CENTCOM: Iron Fist a success. Stratfor (subscription) reports: 'U.S. Central Command on Oct. 3 announced that several successful engagements against insurgents in Anbar province occurred during the first day of an offensive to route out jihadist and Sunni nationalist insurgents located by the Syrian border. Operation Iron Fist began Oct. 1 against insurgents around Sadah, Iraq, with U.S. Marines from Regimental Combat Team-2 backed by air support from the 2nd Marine Air Wing engaging terrorists in combat. The operation is part of a larger offensive in Anbar province known as Operation Hunter, which is taking place along the Euphrates River valley.' (Stratfor)
Belmont Club on Iron Fist. Wretchard returns after a few days' absence with this analysis of Iron Fist, concluding: 'After the Marines anchored their western defense on Fallujah in November 2004 they have been steadily creeping westward within the riverine zone along the Euphrates. The latest efforts to secure Ramadi means they can move the Iraqi training center from Habbaniyah westward to Ramadi; and the probable objective is to extend the writ of the Iraqi government until it reaches Rawah. In the meantime, Task Force Olympia, with the 11th ACR and the 1st Brigade, 25th Infantry Division (including Michael Yon's 1st BN, 24th Infantry "Deuce Four") has been campaigning in Mosul along the Tigris. Therefore, returning to the New York Times account, whether Zarqawi decides "to send the foreigners south to Baghdad or north across the desert to Mosul" he will be running into hard stops and harassed in all the intervening ground. If the US is successful, it will greatly reduce the insurgency's prospects of holding out against the government.' (Belmont Club)
Debka: Egyptian al-Qaeda in striking range of Israel, Suez, Jordan. Debka reports: 'Al Qaeda has established local terror networks in northern Sinai – centering on el Arish, as well as strongholds in the inaccessible central mountains of the peninsula around Jebel Hillal. In all, the jihadists control roughly one-fifth of Sinai total area (61,000sq. km or 23,500sq. miles). Egyptian forces of law and order have learned not to venture into these bastions or into the areas commanded by age-old smuggler clans who currently collaborate with al Qaeda. This leaves about half of the forbidding desert peninsula inaccessible to Egyptian security forces. Today, they can only claim to control the main roads routes fringing the vast desert expanse: from Ras Sudeir down to Sharm el Sheikh along the Suez Canal and Suez Gulf shores; from the Suez Canal east to El Arish along the Mediterranean shore and from the Sharm el-Sheikh resort center north along the Gulf of Aqaba to Taba and the Israeli port of Eilat. ... the only way for Egypt to wrest mastery of the Sinai heartland from the terrorists is by a combined aerial bombardment coupled with helicopter landings of at least two special forces brigades. This in present circumstances is not feasible because - 1. The 1979 Egyptian-Israeli peace treaty demilitarizing Sinai precludes Egyptian air force operations. In theory, Cairo can approach Jerusalem for permission, but in practice this would expose the Mubarak government to widespread Muslim opprobrium for collaborating with the Jewish state in the war against Islamic terror. 2. Egyptian intelligence does not have an exact count of the anti-air missiles in al Qaeda’s hands. The passage of a quantity of these weapons from Sinai to the Gaza Strip leads Egyptian intelligence to deduce a fairly sizeable number – enough to cause havoc with a helicopter commando drop. 3. Al Qaeda’s smuggling routes crisscross Sinai day and night, freely plied by fighters, weapons, explosives and food. These routes exploit the peninsula’s exceptional geography to run between Yemen, Saudi Arabia, Sudan, Egypt, Jordan, Iraq and of late the Gaza Strip. ... 4. That al Qaeda has established a presence in the Gaza Strip is no longer a matter of speculation. Today, Israeli military intelligence AMAN and the Shin Beit are taking the new manifestation of Al Qaeda-Palestine as an offshoot of Al Qaeda-Sinai with the utmost seriousness. Foreign terrorists have been detected entering the Gaza Strip, welcomed and integrated in to the logistical infrastructures of Hizballah, Hamas, Jihad Islami and the Popular Fronts.' Full article, with map, at link. (Debka)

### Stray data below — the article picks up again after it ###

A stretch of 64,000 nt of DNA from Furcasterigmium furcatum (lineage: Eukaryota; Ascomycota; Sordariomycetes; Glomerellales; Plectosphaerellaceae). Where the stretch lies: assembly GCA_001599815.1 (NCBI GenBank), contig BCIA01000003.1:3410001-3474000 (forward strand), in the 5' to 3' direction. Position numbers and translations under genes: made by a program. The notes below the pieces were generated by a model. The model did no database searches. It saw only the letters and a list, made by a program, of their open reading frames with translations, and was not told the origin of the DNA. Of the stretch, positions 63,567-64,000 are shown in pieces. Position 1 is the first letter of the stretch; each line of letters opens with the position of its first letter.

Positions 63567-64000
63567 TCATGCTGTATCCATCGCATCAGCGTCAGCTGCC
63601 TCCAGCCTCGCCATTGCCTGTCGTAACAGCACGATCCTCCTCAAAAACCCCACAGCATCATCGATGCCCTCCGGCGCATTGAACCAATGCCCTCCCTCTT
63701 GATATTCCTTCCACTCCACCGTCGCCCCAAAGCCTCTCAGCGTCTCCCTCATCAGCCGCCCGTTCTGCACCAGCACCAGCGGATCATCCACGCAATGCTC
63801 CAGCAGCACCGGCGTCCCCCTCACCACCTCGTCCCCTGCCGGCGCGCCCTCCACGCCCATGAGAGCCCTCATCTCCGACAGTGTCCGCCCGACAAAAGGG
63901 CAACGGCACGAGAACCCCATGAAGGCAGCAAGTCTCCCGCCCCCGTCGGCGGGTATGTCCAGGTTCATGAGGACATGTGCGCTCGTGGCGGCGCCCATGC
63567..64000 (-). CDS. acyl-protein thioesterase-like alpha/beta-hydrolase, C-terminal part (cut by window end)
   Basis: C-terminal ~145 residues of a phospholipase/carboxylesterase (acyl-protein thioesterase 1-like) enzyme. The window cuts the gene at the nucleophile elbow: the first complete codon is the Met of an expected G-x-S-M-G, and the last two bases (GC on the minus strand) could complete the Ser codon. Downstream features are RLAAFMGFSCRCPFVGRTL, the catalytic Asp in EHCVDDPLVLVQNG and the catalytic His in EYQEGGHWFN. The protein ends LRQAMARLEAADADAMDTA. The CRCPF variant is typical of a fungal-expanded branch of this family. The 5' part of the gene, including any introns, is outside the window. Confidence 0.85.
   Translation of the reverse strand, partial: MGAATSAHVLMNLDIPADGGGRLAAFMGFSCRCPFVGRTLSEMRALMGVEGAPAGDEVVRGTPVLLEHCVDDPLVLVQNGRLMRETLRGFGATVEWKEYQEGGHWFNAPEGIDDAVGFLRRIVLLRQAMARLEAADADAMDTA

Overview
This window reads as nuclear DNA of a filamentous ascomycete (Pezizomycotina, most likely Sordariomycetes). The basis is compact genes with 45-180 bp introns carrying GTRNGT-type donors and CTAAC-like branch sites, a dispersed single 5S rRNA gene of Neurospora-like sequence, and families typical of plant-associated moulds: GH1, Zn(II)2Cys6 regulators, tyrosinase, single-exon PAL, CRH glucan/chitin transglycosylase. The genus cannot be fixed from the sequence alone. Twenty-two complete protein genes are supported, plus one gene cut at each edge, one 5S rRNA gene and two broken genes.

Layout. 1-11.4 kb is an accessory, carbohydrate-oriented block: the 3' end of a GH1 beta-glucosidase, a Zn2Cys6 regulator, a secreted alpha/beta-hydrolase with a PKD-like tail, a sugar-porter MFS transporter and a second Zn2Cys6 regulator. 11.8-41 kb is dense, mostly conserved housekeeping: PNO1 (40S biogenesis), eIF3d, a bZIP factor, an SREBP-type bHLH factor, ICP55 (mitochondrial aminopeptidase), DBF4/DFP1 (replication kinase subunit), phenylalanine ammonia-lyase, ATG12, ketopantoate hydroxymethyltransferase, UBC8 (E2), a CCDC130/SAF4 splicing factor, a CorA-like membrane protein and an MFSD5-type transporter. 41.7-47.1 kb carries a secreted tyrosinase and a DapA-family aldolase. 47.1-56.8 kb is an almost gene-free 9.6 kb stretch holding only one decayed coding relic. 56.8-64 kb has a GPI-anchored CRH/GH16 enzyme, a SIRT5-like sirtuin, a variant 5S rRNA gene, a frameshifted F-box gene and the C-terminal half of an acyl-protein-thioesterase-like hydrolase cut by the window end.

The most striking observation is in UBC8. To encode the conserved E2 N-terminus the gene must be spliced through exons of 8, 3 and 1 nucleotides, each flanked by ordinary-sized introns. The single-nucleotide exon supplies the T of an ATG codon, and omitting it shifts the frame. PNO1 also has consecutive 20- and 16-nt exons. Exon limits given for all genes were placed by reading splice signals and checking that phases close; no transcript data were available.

"Communism is bad for business." Discarded Lies reports on an astonishing discovery: 'Hong Kong has become less competitive, with political concerns helping to drag it down seven places to rank 28 in an annual worldwide table, according to the latest Global Competitiveness Report drawn up by the World Economic Forum.' Not only that, but 'China slipped three notches from last year, to 49th spot, the ranking of 117 economies shows.' Could it possibly have something to do with communism? Well, Taiwan ranks #5 on the list. Go read Evariste at the link. (Discarded Lies)
Dawn Patrol. Don't miss Holly Aho's latest installment of Dawn Patrol at the Mudville Gazette.